At the trial of Nicolas Zepeda, a heavy file in the face of the denial of the accused

Nicolas Zepeda and his lawyers, on the first day of his trial, at the Besançon courthouse, March 29, 2022.

First, there is this young man with a tie, who carefully folds his navy suit jacket before laying it on the bench, sets out his identity, his management diplomas and his profession of “founder and director of a small business” in an affable tone before thanking “Senor President” the attention he wants to give her. Then there are these rows of interpreters who take turns at the microphone to simultaneously translate Spanish into French or Japanese, while outside the special correspondents of the Japanese and Chilean television channels are busy.

And under the guise of an international congress, Tuesday March 29, there is the court and the jurors of Doubs, gathered at the Besançon courthouse, to judge Nicolas Zepeda, accused of having murdered Narumi Kurosaki, the night of 4 to 5 December 2016, room 106, Colette university residence, Rousseau building. She had arrived in France four months earlier as part of an exchange between her Japanese university of Tsukuba and that of Besançon, to follow a degree course in economics. Narumi Kurosaki was born in Tokyo, she was 21 years old, her body was never found.

Accused pleads acquittal

It took more than three years for the French authorities to obtain the extradition of this Chilean national who was traveling in a Porsche Cayenne to the Santiago court and who was asserting his right to silence before the investigating judge and the French prosecutor who came to interrogate. But anyway he is there, in the cubicle, facing Narumi Kurosaki’s mother and sister, seated on the bench of the civil parties and facing an assize court which, for two weeks, will have to juggle time differences to hear the witnesses “at the two antipodes of the continent”, as noted by President Mathieu Husson.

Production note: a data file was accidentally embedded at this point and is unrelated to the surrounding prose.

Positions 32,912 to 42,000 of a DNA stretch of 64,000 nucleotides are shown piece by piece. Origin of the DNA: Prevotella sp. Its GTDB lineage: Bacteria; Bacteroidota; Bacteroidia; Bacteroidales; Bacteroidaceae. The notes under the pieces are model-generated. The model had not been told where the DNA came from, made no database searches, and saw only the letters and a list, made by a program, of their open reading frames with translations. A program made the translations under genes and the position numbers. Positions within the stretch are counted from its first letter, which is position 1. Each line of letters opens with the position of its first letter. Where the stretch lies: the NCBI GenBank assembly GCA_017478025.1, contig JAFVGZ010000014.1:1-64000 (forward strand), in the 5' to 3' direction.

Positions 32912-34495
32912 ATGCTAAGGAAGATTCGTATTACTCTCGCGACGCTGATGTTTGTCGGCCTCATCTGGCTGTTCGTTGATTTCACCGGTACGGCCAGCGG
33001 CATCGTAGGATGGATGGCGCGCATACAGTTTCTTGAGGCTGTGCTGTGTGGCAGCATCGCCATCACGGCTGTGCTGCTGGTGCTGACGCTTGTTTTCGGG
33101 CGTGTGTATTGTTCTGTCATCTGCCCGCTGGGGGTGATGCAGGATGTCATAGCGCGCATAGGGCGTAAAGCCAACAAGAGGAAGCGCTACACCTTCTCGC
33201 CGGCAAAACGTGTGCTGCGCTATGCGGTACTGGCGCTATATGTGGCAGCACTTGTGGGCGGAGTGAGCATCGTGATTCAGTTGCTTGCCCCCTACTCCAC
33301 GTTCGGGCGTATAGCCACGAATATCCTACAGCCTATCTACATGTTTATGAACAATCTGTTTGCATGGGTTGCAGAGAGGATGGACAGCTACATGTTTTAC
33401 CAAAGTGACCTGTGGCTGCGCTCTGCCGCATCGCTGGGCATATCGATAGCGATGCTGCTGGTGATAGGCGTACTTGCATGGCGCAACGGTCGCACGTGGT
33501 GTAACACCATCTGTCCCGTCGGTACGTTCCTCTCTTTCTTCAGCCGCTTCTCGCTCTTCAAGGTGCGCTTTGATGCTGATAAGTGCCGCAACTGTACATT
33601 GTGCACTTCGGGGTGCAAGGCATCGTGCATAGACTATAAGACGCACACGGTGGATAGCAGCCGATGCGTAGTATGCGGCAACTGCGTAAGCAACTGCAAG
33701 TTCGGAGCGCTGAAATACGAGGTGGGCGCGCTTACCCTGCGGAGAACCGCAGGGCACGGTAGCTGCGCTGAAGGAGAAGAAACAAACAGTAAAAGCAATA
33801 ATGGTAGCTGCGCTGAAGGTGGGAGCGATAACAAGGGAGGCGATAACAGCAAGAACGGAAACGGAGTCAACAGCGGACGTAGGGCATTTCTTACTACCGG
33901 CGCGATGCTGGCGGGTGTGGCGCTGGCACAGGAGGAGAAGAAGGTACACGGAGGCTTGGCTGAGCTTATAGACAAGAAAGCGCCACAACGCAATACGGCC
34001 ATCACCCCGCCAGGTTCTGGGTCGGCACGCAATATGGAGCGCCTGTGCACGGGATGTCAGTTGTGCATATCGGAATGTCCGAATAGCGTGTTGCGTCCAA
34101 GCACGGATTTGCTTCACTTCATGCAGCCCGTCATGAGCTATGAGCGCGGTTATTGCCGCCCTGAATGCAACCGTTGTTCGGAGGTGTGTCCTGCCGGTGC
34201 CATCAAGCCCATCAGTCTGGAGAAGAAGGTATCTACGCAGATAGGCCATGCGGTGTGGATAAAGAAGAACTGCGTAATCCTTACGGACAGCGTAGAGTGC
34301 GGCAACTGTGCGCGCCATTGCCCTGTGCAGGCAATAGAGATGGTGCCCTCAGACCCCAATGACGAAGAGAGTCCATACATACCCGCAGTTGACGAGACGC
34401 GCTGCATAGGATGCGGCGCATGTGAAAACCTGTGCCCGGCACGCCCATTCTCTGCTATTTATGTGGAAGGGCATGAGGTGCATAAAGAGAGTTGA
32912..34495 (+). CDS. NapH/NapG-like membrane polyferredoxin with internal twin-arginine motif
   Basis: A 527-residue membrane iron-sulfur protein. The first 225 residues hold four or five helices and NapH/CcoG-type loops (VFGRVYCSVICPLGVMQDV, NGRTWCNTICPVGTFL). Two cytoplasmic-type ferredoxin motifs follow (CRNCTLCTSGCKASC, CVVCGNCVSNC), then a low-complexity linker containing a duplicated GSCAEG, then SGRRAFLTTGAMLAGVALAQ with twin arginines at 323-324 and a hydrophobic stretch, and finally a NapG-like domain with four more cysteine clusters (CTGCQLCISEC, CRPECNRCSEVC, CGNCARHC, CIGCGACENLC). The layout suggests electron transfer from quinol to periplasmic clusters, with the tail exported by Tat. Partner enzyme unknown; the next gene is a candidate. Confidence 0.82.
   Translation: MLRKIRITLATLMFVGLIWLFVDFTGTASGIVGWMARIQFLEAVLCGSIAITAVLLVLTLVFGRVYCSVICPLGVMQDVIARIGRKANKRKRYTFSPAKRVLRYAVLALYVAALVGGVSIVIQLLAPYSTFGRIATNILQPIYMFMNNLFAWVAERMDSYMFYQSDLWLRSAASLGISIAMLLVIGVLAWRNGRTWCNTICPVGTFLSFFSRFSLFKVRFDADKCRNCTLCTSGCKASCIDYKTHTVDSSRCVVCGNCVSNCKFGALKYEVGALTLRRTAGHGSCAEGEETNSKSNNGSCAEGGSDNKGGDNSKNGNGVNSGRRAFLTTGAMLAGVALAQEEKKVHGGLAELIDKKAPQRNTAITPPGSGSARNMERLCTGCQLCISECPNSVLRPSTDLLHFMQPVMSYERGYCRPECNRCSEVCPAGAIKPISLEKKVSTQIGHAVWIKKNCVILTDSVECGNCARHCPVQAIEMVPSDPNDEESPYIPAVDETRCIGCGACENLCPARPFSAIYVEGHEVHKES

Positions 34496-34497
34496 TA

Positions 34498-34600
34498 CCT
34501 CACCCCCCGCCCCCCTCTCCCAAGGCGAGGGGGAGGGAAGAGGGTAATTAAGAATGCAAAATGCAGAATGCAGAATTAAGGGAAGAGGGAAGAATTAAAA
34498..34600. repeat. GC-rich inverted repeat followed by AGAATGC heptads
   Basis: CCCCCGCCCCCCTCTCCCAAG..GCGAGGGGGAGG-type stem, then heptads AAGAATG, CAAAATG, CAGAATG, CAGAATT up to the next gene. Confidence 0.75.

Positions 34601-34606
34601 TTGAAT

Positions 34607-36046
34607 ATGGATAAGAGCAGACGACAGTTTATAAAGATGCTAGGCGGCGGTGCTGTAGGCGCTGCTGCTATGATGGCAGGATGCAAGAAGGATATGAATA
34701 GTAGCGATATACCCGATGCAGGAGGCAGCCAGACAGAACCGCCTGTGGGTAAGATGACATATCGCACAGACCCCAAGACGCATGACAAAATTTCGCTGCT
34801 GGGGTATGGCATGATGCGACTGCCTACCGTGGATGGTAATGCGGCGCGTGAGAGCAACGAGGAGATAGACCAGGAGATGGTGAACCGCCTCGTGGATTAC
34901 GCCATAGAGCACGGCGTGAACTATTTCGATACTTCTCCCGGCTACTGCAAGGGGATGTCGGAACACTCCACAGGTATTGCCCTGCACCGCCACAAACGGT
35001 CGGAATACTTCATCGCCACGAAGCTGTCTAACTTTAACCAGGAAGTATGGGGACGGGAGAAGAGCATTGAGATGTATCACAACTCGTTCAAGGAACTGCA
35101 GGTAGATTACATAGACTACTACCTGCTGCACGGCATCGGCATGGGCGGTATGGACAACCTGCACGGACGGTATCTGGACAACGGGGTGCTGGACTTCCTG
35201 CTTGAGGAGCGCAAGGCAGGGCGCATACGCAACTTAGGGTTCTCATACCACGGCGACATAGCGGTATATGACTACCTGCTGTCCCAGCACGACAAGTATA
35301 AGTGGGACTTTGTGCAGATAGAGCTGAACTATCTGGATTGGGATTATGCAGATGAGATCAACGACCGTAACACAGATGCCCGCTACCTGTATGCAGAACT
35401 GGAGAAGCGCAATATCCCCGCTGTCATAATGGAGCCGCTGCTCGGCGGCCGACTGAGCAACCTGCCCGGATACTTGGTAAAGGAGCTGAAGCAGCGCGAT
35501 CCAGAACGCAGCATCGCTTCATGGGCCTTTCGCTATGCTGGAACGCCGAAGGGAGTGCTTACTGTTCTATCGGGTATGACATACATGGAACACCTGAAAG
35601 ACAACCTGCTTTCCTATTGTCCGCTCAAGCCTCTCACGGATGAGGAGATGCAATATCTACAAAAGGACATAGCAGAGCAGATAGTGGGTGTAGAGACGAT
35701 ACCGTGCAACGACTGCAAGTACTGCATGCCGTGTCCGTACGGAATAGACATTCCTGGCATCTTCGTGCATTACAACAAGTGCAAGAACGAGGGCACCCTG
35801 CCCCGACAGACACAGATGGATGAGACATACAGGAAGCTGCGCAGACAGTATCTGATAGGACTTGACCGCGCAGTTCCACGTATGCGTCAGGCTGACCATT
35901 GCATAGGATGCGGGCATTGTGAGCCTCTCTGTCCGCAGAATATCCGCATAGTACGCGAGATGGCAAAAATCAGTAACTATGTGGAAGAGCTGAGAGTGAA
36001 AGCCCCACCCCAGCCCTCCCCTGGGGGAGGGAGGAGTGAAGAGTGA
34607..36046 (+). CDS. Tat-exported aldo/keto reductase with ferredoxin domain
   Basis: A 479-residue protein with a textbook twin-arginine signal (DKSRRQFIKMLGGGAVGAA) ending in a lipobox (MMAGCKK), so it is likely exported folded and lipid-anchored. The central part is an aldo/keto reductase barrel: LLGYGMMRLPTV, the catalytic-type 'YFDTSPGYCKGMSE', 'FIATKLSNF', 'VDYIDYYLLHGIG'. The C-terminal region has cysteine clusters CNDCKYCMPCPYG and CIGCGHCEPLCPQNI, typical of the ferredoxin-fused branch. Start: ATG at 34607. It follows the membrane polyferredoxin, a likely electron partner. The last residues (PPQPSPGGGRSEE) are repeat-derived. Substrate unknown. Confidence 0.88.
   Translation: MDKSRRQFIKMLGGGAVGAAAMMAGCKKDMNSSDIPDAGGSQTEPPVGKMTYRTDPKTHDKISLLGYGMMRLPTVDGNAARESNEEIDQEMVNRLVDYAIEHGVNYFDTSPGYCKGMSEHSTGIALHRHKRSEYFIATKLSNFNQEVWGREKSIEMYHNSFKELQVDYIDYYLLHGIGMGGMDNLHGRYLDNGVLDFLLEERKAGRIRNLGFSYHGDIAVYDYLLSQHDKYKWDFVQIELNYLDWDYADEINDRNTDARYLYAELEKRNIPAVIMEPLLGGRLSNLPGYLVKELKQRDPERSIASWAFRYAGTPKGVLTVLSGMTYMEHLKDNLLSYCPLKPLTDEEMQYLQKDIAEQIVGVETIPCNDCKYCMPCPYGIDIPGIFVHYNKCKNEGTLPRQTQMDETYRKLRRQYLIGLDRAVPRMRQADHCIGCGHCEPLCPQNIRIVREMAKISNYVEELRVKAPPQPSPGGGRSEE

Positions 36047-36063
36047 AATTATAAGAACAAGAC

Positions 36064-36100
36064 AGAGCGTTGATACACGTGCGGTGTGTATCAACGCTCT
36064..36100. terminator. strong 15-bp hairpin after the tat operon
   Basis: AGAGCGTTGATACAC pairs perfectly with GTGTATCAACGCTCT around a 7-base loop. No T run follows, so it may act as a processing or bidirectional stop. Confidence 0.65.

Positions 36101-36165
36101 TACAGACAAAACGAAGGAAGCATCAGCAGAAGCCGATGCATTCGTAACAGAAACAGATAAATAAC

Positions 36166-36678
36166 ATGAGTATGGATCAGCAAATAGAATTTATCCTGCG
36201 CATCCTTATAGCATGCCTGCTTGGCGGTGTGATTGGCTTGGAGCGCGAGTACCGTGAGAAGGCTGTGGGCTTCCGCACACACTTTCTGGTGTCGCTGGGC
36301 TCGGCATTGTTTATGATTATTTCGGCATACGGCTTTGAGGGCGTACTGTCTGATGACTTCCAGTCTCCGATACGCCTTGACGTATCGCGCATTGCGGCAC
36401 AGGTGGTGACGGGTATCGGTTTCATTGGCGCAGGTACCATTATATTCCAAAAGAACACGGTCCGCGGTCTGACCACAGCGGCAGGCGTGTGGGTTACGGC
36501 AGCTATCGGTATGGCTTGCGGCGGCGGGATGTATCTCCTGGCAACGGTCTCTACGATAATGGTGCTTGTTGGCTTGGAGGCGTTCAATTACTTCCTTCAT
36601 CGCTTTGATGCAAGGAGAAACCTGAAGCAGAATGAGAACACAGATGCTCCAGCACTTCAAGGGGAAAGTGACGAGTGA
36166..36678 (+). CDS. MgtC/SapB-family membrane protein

He is there and he has instructed his two lawyers, Mare Jacqueline Laffont and Julie Benedetti, to plead his acquittal. His parents also came to support fiercely the innocence of their son, so kind, so caring, so brilliant, “Raised in Christian values. » They pray, they say, for the return of the one they keep calling “The Missing Scope. » His two younger sisters, who remained in Chile, each wrote a long letter to the court, in which they expressed the wish to be able to hug their brother again soon. Even the housekeeper of the family wrote a certificate to say how endearing and respectful this young man is.

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